Epstein Argues that the Government Should Proceed Cautiously in Regulating Tech Companies
Part of the price that successful corporations pay for innovation is their exposure to increased calls for extensive government regulation. Those who call for such regulation claim that dominant firms, especially in modern high-tech industries, will be guilty of at least two forms of malfeasance. First, the firms will abuse their monopoly power—whose very existence is often in dispute—to extract huge profits from consumers. Second, the firms will acquire vast amounts of information that will then be used for improper purposes that pose a serious threat to both privacy and civil liberties.
Google becomes a natural focus point here for two reasons. First, it holds a commanding position in the search market; second, each user’s click adds to its treasure trove of valuable information about the consumer and the firms with which he interacts. These realities in part explain why Robert Epstein, a Harvard-based psychologist, recently wrote a four-part expose for the Huffington Post titled, “Regulate Google Now.”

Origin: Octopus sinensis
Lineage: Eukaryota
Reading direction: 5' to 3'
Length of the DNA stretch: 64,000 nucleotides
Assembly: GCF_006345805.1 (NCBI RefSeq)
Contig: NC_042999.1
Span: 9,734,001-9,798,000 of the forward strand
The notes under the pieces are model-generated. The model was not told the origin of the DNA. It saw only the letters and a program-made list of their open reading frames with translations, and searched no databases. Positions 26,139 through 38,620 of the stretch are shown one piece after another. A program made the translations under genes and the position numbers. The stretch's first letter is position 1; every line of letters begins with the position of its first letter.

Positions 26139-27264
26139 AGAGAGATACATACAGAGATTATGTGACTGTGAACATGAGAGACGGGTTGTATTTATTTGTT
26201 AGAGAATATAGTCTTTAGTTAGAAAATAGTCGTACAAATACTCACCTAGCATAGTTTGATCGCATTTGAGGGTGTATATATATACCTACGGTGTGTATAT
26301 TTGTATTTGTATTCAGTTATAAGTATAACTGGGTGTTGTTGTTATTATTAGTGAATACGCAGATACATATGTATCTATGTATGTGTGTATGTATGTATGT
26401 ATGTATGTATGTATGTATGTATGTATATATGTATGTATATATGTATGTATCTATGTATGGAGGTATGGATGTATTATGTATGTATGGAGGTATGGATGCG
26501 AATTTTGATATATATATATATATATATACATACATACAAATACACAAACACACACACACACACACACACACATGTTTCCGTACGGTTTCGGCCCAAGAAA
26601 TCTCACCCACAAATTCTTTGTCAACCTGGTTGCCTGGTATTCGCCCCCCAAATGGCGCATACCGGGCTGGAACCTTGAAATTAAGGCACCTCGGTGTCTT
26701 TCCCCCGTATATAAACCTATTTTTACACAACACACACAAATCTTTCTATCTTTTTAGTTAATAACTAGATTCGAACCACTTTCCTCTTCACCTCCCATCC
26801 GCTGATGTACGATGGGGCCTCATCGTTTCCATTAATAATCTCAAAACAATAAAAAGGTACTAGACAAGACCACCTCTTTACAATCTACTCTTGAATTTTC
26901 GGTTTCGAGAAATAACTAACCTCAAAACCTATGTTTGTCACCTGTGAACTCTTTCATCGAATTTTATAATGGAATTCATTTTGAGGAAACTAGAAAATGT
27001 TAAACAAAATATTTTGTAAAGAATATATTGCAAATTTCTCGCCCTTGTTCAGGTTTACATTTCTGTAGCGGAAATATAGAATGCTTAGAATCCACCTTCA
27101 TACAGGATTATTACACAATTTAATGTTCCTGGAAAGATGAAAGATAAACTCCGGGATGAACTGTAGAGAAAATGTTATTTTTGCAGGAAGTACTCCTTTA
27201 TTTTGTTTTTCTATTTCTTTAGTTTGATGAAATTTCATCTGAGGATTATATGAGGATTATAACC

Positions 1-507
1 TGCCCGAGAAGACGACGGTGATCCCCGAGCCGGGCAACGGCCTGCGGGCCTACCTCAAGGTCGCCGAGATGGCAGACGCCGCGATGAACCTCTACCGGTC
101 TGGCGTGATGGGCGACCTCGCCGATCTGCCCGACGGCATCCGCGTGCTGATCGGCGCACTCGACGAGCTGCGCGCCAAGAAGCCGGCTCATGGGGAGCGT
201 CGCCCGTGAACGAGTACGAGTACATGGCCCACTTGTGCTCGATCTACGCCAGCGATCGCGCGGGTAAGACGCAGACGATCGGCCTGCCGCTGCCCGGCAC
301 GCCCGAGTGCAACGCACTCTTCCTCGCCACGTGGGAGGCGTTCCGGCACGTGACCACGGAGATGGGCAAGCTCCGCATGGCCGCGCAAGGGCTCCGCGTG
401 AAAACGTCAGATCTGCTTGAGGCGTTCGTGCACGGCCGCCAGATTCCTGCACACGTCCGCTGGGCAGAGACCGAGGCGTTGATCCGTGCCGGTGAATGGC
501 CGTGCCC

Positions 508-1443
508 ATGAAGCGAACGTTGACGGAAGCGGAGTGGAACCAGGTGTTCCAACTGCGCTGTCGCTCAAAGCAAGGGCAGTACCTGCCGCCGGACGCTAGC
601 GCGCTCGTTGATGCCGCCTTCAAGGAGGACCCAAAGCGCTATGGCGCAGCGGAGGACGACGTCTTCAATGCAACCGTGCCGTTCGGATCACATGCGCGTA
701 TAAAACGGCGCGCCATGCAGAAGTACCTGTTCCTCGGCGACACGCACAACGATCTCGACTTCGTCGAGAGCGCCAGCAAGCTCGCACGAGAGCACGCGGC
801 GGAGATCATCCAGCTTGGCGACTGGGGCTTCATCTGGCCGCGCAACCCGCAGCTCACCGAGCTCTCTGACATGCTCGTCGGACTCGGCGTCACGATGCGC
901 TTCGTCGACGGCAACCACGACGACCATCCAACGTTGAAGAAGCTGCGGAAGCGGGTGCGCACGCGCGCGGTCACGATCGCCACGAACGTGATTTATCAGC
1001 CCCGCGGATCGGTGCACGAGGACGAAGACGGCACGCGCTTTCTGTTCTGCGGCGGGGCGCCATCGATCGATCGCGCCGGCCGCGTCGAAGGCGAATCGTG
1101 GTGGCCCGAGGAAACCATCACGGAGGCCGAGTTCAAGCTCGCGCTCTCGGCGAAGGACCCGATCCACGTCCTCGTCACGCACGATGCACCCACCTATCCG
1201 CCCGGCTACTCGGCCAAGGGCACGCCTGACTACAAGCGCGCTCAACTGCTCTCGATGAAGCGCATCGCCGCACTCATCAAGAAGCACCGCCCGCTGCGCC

It is, of course, impossible to insist that these claims, whether addressed to Google or anyone else, should be dismissed out of hand. There is nothing about the large size or great success of a firm that should insulate it from the general laws that routinely apply to their smaller and less powerful competitors. But, at the same time, it is important to note the unfairness of conjuring up a novel class of wrongs that subject large and prosperous firms to additional forms of civil or criminal liability.